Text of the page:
FIG. 4 shows a reclaimer and charger unit 85 which includes a Hartley oscillator section 86 and a NPN transistor 87 amplifier pulse driver output section 88. The positive DC output line 54' is connected through capacitor 29" to the negative DC output line 36, and through transformer 89 primary coil 90 to the collector of NPN transistor 87. The positive DC output line 54' is connected through resistor 91 and capacitor 92 to the emitter of NPN transistor 93, and also through center coil 94 of a three coil two core transformer 95, to the base of NPN transistor 93 in the Hartley oscillator section 86. The collector of transistor 93 is connected through transformer coil 96 to DC negative line 36. Core element of coil 94 is a fast response ferrite ceramic core. As second fast response ferrite ceramic core element 98 is include in transformer 95 between center coil 94 and output coil 99. One end of coil 99 is connected to the junction of resistors 100 and 101, serially connected between lines 54' and 36, and the other end is connected to the base of NPN transistor 87. The emitter of NPN transistor 87 is connected to the DC negative line 36. The output signal is passed from primary coil 90 to secondary coil 41-42 of transformer 89. Core element 97 is a fast response ferrite ceramic core. The center tap of secondary coil 41-42 is connected through connector 15 to the negative side of battery 21, and the opposite ends of coil 41-42 are connected through rectifying diodes 47 and 48 to and through connector 15' to the positive terminal of battery 21.
FIG. 5 shows a battery reclaimer and charger unit 102 with a Colpitis oscillator section 103 and a NPN transistor 104 amplifier pulse drive output section 105. Positive DC line 54" is connected through resistor 106 to the collector of NPN transistor 107, and through coil 108 to the base of NPN transistor 107. Capacitors 109 and 110 are series connected between opposite ends of coil 108, and the common connection between capacitors 109 and 110 is connected to the negative DC line 36". The junction between resistor 106 and the collector of NPN transistor 107 is also connected through capacitor 111 to the base of NPN transistor 87, and to the junction of resistors 100' and 101' connected between lines 54" and 36".
Referring to FIG. 6, the two prongs, 23 and 24, of socket 22' are used for feeding AC to primary coil 27 of transformer 26'. Secondary coil 29' is coupled to primary coil 27 by ferrite ceramic core element 28'. Opposite ends of secondary coil 29' are connected to the anodes of diodes 112 and 113 for providing a rectified positive DC voltage to positive line 114. Negative DC voltage is fed from coil center tap 115 to negative line 116. Voltage lines 114 and 116 supply the DC voltage to power battery charging and discharging reclaimer embodiment 117. Line branch 114A from positive line 114 and line branch 116A from negative line 116 extend to cycle timer 118. Timer 118 output lines 119 and 120 extend to relay coil 121 and lines 120 and 122 are connected to relay coil 123 in order that relay switches 124 and 125 may be switched in cyclic manner, as controlled by cycle timer 118. Positive line 114 is connected to switch contact 126 of switch 125, and, in the state shown, passes positive DC through closed switch 124 and through current meter 127 to the positive terminal of battery 21 as a charging current. Negative DC line 116 is connected through resistor 118 to switch 119 of relay switch 125. When switches 119 and 124 are closed, battery 21 is discharged. Positive DC line 114 is connected through resistor 128 and capacitor 129 to negative DC line 115. The junction of resistor 128 and capacitor 129 is connected through resistor 130 and 131 to negative DC line 116, and also through first primary coil 132 of transformer 133 to the collector of NPN transistor 134. The emitter of transistor 134 is connected to negative DC line 116. The junctions of resistors 130 and 131 is connected through secondary primary coil 135 of transformer 133 to the base of NPN transistor 134. A ferrite ceramic core element 136 separates secondary coil 137 from first and second primary coils 132 and 135. Opposite ends of secondary coil 137 are connected to the anodes, respectfully, of diodes 138 and 139 having cathodes connected via line 140, through fuse 141 to positive DC line 114B, and through current meter 127 to the positive terminal of battery 21. Center tap 142 of secondary coil 137 is connected through line 143 to the negative DC voltage line 116 and to circuit breaker or fuse 144, which is connected to the negative terminal of battery 21.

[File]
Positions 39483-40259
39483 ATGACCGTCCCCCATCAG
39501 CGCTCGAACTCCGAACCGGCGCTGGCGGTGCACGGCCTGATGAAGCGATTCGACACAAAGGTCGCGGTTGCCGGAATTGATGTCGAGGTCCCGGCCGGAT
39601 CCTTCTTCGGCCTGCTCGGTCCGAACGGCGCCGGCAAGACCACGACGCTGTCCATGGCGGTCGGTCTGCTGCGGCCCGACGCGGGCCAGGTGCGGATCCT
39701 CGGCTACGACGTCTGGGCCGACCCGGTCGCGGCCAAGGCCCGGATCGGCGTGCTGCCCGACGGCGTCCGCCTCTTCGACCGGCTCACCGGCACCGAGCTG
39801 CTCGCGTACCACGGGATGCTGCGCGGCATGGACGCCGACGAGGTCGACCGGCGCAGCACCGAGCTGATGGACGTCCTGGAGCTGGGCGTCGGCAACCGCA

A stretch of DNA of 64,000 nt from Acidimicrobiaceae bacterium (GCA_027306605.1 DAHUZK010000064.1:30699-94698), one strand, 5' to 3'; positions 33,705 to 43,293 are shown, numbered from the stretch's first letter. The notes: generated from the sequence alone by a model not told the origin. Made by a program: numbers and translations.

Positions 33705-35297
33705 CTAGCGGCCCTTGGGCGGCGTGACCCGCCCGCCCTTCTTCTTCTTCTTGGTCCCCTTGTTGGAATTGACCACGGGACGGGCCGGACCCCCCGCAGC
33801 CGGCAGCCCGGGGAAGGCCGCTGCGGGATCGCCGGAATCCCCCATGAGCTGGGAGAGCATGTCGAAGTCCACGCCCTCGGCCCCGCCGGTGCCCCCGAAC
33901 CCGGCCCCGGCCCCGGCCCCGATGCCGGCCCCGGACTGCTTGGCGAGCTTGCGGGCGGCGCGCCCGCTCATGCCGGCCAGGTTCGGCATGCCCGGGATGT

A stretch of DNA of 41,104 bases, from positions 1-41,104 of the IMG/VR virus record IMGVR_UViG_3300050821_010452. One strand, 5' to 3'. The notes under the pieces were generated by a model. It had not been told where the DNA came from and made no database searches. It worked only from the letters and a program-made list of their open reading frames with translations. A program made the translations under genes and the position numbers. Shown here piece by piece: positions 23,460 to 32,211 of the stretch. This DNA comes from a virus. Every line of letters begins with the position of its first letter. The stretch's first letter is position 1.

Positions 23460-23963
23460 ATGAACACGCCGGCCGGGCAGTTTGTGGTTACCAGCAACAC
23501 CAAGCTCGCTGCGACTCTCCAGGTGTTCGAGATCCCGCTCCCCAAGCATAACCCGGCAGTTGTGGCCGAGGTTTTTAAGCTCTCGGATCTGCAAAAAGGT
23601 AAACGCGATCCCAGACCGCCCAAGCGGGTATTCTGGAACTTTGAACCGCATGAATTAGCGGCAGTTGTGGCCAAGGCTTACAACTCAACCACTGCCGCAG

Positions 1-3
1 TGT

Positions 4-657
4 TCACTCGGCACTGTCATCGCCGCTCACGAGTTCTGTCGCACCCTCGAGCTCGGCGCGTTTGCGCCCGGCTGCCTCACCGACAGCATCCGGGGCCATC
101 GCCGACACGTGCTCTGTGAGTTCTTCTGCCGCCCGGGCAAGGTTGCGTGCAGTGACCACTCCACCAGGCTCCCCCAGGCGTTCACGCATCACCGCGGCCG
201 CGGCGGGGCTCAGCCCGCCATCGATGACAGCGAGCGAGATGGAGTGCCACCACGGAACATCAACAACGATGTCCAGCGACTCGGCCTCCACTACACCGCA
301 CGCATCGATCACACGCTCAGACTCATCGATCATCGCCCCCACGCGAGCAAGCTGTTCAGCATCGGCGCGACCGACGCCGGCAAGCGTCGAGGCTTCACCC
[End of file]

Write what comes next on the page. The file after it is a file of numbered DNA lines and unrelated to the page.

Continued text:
Cycle timer 118 is adjusted to cycle charge and discharge battery 21 over a twenty four hour period. The charge and discharge cycles are controlled by relay switch 125. At the end of the charge and discharging cycle, relay switch 125 is opened to apply only the pulses generated by the vibrator circuit 145 to battery 21. The application of the pulses generate high frequency ringing in the circuit within each pulse structure. Resistor 118 is, for example, about one ohm for discharging battery 21. However, for small batteries, the resistance value would be increased.